It’s been a fascinating few weeks for those of us tracking luxury financials. 2020 was going to be a critical financial year for the major luxury brands anyways, but after the coronavirus pandemic shut down most of the industrialized world, this may be the most important few quarters of data we’ve seen since Brexit or the Chinese economic crisis. As we’ve written elsewhere, the industry as a whole is at a major pivot point – either sales and profits snap back to pre-crisis levels, or the luxury brands are in for a prolonged downturn with consolidation and takeover threats looming each quarter. Last week we got the first hints at a direction when industry stalwarts began reporting.
For most brands, it wasn’t pretty. LVMH, Kering, and Moncler all saw drops in global sales of over 15%. These players were hit on both the supply and demand sides. Many have moved parts of their supply chains to China over the past years, so when the virus struck in early 2020, they incurred expenses and slowdowns due to the shutdown even while their stores in the west were still open. On the demand side, most of their important markets like the US, Italy and France are still shut. 2/3 of Kerings’s stores, for example, will remain closed through the early summer, so we also expect at least one more terrible quarter. Unfortunately, many of these brands simply can’t afford poor quarters back to back like this…
On the other end of the spectrum is perennial luxury colossus Hermès. They’re facing the same demand conditions as the others, but their supply issues have been confined to the past month since almost all production still happens in France. Where others experienced double-digit sales losses, Hermès sales only dropped 7.7%. In a normal quarter this would be disastrous, but 2020 is far from normal. You can review their full quarterly financial note here. Those doing business with Hermès should also be pleased. Business of Fashion recently reported that despite the strained economic environment, Hermès will still pay its suppliers on time, and even ahead of when they’re legally required to, per usual.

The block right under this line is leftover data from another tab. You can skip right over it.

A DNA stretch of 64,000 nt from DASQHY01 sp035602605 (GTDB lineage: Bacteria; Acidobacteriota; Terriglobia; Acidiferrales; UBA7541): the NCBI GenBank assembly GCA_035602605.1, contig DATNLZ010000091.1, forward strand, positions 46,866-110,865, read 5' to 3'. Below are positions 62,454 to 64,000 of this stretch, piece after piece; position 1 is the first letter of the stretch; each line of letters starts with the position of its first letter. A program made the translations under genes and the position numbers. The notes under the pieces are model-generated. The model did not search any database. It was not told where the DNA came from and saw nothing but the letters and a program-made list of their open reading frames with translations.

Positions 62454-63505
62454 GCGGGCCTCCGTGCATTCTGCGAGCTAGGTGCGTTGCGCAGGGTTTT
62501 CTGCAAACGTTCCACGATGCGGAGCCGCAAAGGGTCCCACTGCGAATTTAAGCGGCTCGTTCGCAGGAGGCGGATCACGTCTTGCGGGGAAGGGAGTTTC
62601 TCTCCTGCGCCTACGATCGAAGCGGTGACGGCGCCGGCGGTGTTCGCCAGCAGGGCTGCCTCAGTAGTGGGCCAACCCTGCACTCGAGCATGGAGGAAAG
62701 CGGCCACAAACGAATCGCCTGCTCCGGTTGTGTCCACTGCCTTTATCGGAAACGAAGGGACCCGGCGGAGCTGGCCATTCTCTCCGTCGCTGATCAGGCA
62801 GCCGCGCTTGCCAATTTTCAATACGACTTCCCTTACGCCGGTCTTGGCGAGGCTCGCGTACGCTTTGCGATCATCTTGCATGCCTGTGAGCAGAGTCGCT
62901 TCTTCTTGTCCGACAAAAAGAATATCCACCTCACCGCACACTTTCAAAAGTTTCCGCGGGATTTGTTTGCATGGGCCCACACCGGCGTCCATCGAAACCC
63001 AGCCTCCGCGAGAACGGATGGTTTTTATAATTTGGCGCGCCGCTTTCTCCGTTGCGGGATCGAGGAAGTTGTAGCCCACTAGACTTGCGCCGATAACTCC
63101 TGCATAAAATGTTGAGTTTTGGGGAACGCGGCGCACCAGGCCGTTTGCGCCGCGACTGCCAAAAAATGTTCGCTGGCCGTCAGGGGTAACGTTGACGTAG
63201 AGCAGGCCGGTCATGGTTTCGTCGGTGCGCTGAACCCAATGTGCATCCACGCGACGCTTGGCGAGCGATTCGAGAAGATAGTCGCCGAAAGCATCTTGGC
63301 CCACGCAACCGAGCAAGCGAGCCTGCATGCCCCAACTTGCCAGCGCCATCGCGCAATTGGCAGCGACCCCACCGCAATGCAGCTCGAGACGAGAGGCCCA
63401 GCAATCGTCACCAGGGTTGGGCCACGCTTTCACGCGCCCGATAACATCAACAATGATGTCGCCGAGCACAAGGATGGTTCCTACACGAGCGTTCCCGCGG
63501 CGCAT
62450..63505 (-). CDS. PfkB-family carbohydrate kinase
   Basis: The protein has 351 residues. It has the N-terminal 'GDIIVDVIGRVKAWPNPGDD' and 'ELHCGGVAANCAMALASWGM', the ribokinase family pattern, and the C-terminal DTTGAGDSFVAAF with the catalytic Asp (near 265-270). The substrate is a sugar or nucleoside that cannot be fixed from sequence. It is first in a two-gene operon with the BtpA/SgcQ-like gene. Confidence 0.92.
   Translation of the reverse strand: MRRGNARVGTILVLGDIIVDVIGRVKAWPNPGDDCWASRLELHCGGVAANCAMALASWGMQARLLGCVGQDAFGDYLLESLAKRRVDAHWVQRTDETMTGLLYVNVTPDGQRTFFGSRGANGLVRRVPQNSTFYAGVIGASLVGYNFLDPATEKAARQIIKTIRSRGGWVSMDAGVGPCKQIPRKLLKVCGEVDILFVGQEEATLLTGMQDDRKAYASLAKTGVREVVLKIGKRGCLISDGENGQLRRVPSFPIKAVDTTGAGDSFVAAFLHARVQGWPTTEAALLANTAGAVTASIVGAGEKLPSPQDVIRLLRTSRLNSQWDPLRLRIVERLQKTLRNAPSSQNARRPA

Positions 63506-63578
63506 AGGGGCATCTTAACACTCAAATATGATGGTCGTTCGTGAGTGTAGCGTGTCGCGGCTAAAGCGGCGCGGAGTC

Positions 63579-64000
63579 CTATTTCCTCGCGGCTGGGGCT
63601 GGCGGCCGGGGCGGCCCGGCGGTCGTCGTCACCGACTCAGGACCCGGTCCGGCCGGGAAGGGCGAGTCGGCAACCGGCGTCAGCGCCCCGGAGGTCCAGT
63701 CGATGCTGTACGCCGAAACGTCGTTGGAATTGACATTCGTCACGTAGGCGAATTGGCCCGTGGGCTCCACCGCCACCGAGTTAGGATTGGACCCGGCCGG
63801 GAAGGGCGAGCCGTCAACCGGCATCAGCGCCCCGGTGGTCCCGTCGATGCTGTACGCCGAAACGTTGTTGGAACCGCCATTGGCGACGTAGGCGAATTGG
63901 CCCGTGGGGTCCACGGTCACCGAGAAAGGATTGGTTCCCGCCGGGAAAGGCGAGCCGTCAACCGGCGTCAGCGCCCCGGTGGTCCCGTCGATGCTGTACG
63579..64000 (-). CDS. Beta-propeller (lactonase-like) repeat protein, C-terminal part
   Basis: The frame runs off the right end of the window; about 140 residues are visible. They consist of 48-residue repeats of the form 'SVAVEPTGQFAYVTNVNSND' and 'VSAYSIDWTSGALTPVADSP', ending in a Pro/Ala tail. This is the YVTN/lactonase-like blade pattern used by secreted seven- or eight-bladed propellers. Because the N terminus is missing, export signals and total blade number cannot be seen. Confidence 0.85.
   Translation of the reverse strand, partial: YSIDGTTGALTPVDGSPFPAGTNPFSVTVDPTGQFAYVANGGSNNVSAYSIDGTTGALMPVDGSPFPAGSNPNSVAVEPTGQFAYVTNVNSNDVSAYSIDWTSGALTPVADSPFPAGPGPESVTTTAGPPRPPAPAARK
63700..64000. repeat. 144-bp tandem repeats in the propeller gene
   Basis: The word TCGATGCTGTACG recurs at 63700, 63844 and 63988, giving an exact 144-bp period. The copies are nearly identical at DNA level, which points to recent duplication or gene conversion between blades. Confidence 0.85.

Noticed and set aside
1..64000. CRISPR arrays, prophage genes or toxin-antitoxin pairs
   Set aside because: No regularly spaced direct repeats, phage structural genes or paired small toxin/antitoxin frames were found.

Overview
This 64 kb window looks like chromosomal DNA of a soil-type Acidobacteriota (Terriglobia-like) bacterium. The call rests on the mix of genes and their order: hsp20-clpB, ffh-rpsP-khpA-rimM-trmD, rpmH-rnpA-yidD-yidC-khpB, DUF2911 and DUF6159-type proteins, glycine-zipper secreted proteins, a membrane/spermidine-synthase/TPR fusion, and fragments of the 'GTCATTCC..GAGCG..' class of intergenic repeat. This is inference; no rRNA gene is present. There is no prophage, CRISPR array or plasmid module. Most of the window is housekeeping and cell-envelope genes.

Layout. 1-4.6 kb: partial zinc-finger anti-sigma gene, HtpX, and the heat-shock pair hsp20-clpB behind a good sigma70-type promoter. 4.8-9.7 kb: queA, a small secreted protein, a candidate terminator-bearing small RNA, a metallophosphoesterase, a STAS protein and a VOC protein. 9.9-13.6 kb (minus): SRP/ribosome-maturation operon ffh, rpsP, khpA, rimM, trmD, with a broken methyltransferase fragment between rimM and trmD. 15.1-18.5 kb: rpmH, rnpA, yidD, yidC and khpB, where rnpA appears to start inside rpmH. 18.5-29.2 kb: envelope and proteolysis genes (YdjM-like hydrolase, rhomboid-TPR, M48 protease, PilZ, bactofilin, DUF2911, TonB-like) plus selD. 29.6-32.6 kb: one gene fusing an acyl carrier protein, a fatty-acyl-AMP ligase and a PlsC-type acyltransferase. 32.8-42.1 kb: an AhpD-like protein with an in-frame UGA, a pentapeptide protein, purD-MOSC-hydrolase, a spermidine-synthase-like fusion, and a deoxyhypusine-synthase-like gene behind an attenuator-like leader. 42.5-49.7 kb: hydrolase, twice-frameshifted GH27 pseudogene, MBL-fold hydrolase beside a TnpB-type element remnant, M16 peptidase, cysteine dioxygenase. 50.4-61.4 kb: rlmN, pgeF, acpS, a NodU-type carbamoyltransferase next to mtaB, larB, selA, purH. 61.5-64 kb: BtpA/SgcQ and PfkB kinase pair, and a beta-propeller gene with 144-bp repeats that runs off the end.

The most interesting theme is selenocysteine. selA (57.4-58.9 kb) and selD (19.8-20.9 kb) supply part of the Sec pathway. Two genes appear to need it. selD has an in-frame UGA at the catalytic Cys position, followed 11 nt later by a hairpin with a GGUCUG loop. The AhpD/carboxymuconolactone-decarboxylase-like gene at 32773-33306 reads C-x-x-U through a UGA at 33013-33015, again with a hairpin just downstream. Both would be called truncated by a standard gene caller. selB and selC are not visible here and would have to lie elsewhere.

We wrote recently about the massive hauls some of Hermès’s reopened China boutiques are bringing in post-corona and what this meant for the industry’s prospects going forward (read: Hermès Store in China Made a Record $2.7 Million in Their First Day Open Post-Coronavirus).
At the time it was an open question whether this was an anomaly or indicative of an emerging trend. With the latest data, we think the latter. According to CEO Axel Dumas, China sales are up double digits year over the past month: “The trend is very high since we reopened, probably higher given that no travel is allowed.”
While it seems even a global pandemic can’t break the back of Hermès, we still think there’s a lot of room for caution. For one, in the same article, Dumas acknowledges that 3/4 of the company’s stores are still shut down around the world. Sure, China sales can be up double digits, but the Chinese luxury consumer can’t make up for western buyers entirely. Sales growth overall should continue to remain slow or non existent the rest of the year.
So what does Hermès do, even if all their boutiques do open in the next few weeks? Do they flood the market with back supply of the highly coveted Birkins and Kellys to make up for lost revenue? Or maybe their supply has been severely diminished because of the production shutdown during the pandemic and it becomes nearly impossible to snag a Birkin in 2020…either one seems equally plausible. But regardless of all this uncertainty, one thing still seems for certain: Hermès is the bulwark of the luxury industry. Despite what happens to the rest of the players in the market, it will always be top dog.
We’ll continue to keep an eye on the financials over the coming quarters, stay tuned…